Saturday, July 14, 2012


Well, my dear readers, this is the surprise.  Miss Amy Dashwood has graciously agreed to make a stop at my blog on her blog tour to promote her new book Only A Novel.  I only 'met' Miss Dashwood a couple months ago but I have enjoyed becoming acquainted with her.  To my delight she agreed to write a post on one of my favorite subjects, historical research.

Hello everyone! Miss Melody Muffin has kindly invited me to guest post on her blog today as part of my blog tour, and I’m thrilled to be here!

In June, I finished writing a my first full-length work of fiction, entitled Only a Novel.  Only a Novel takes place during 1881-1882, which qualifies it as historical fiction.  (In the words of Mr. Palmer in Sense and Sensibility, “Thank you, my dear, I think we had all apprehended that much.”)  Obviously, writing historical fiction requires some amount of research, and that’s what I’m here to talk about today.

When you write a historical novel, your first step is to choose the time period in which your story will take place.  This is often the easiest and most obvious step (if you want to write about WWII, your best bet is to set your story during WWII), but for me it was a little more difficult.  I knew that I wanted to write a story about a girl who became a governess after losing her fortune, and I knew that I wanted this girl (Elizabeth Markette, by the way) to be a rather fanatic fan of Jane Austen.  So, obviously, her story had to take place sometime after the Regency era in order for her to have access to Jane Austen’s novels.   The latter half of the 19th century interests me more than the first half (especially because I like the clothes better) and so I did a little research on the Internet about the 1870’s and 1880’s. 

To my delight, I discovered that there had been an economic depression in Europe in the 1870’s, following the Panic of ’73 in which many stockholders’ fortunes were lost.  Bingo! I knew Elizabeth had to have some reason for losing all her inheritance (the excuse, “well, her grandparents spent it all on bubble gum” seemed a little weak) and the Panic of ’73 fit perfectly into my story.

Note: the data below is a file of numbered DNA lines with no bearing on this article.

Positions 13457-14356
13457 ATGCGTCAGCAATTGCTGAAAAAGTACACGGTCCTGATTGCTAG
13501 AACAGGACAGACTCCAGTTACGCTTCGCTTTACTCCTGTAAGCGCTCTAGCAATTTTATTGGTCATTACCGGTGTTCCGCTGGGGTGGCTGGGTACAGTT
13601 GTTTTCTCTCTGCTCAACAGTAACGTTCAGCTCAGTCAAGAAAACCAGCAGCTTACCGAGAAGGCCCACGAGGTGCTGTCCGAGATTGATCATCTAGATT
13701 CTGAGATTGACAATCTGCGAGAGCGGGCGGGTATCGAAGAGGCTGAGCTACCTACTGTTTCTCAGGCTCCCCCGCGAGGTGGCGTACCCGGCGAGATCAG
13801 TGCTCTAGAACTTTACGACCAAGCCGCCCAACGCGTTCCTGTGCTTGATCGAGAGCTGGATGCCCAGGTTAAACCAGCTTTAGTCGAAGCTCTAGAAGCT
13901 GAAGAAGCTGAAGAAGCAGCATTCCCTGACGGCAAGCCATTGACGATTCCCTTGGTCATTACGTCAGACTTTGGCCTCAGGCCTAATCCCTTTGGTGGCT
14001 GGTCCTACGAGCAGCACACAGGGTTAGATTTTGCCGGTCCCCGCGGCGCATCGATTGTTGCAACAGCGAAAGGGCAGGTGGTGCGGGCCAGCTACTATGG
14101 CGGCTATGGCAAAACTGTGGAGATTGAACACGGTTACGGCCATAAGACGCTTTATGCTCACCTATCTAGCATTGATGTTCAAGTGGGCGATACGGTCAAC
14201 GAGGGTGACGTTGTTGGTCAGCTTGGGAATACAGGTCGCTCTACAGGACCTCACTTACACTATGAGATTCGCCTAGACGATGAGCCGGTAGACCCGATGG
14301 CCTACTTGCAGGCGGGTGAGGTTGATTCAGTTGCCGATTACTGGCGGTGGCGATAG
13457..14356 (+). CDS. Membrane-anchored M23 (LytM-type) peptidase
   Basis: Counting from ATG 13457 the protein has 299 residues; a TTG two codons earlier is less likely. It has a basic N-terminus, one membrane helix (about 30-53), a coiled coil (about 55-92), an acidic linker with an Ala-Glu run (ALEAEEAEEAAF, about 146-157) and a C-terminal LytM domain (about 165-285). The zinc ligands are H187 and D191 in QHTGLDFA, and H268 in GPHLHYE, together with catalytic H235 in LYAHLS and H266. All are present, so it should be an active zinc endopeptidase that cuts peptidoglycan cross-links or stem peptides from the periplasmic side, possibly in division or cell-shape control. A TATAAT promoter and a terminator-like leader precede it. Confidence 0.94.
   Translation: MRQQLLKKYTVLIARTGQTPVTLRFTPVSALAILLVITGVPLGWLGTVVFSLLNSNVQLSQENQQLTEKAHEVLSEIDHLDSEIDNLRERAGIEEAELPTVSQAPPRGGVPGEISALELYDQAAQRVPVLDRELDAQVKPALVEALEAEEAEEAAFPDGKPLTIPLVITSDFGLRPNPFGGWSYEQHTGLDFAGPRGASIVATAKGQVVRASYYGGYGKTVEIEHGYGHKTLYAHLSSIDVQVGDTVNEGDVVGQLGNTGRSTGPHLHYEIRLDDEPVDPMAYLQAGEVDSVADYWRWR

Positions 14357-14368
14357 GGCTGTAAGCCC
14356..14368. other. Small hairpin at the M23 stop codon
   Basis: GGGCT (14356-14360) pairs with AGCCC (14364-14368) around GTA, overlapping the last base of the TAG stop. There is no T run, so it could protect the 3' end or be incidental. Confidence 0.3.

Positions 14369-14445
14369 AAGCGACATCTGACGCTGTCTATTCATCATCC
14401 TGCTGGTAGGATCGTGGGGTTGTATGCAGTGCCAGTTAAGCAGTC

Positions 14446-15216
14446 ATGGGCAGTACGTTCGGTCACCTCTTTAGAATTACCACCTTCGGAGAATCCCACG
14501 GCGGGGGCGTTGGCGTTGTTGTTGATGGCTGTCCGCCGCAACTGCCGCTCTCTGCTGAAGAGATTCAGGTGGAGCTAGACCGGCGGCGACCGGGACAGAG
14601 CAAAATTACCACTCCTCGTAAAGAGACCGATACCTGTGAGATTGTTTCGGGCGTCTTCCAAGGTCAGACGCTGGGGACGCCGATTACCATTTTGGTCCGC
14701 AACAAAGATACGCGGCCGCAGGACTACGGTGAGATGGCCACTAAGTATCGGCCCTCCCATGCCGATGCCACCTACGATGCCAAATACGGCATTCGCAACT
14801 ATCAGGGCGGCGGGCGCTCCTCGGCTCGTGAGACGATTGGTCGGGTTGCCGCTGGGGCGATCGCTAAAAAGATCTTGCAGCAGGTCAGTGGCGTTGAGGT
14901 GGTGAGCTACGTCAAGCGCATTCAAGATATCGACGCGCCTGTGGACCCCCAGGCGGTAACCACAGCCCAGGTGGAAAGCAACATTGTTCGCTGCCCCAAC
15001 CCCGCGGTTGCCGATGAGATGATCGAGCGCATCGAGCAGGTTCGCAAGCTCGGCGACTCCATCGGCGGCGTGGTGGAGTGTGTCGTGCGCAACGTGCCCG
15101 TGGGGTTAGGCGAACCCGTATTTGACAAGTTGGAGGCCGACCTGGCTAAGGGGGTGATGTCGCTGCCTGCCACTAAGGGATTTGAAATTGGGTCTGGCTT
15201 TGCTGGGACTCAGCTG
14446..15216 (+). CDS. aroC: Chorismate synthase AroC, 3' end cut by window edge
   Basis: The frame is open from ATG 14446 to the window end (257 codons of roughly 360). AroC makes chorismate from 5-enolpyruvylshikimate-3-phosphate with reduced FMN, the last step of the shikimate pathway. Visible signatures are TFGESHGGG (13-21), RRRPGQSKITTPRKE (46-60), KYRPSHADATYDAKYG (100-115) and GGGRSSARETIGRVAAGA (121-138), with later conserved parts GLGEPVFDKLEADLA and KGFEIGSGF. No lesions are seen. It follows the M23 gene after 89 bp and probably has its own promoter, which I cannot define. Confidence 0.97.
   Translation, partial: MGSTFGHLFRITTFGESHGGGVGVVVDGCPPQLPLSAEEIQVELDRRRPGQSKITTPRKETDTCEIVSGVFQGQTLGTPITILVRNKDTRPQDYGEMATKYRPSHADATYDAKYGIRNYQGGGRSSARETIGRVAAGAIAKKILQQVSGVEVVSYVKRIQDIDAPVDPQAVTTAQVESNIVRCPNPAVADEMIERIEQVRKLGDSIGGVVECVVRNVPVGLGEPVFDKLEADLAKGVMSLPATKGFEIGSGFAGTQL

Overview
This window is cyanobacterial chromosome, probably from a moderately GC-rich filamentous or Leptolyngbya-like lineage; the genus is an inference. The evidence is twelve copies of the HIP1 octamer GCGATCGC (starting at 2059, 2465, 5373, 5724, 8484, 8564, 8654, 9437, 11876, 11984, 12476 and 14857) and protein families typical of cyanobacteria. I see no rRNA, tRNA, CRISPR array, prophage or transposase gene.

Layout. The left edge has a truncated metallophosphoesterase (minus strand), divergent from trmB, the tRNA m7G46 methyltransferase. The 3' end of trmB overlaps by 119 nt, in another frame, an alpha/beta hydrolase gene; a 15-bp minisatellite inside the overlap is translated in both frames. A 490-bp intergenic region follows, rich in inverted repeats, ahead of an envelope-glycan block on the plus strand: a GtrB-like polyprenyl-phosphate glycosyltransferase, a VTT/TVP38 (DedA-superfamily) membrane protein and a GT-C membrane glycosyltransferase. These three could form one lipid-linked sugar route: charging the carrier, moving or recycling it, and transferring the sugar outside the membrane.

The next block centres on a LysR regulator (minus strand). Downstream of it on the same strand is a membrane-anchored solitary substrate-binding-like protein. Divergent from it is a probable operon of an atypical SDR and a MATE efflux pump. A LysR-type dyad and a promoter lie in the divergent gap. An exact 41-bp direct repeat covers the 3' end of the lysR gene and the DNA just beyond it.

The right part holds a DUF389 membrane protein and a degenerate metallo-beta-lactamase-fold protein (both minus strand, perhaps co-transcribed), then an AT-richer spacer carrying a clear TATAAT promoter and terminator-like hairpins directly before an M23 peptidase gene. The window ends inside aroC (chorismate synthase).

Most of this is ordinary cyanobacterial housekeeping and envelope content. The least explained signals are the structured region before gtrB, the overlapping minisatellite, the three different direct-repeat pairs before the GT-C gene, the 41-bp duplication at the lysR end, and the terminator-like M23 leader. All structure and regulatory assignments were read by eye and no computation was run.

Now that I had historical context for my novel, I had to make sure that I didn’t write anything that would be anachronistic.  I have a pretty good working knowledge of the fashions of the 1880’s, but I still found it helpful to check (invaluable! Highly recommend!) for details.  And believe me, I checked often.

To anyone who’s planning on writing historical fiction, let me give you a little hint: it’s really, really good for your ego.  No matter how much you think you may know, you’ll find yourself constantly realizing that you don’t know as much as you thought you knew, and you’ll be looking things up all. the. time.  In one of the very first scenes in my book, I introduced a lawyer whom the heroine mentally compared to a rubber band.  Writing the scene gave me a great many giggles, and when I’d finished, I realized with some horror that I might have to change it.  Were there such things as rubber bands in the 1880’s?  That was when Wikipedia came in handy.  :D Oh, and rubber bands were indeed around in 1881, in case you were wondering.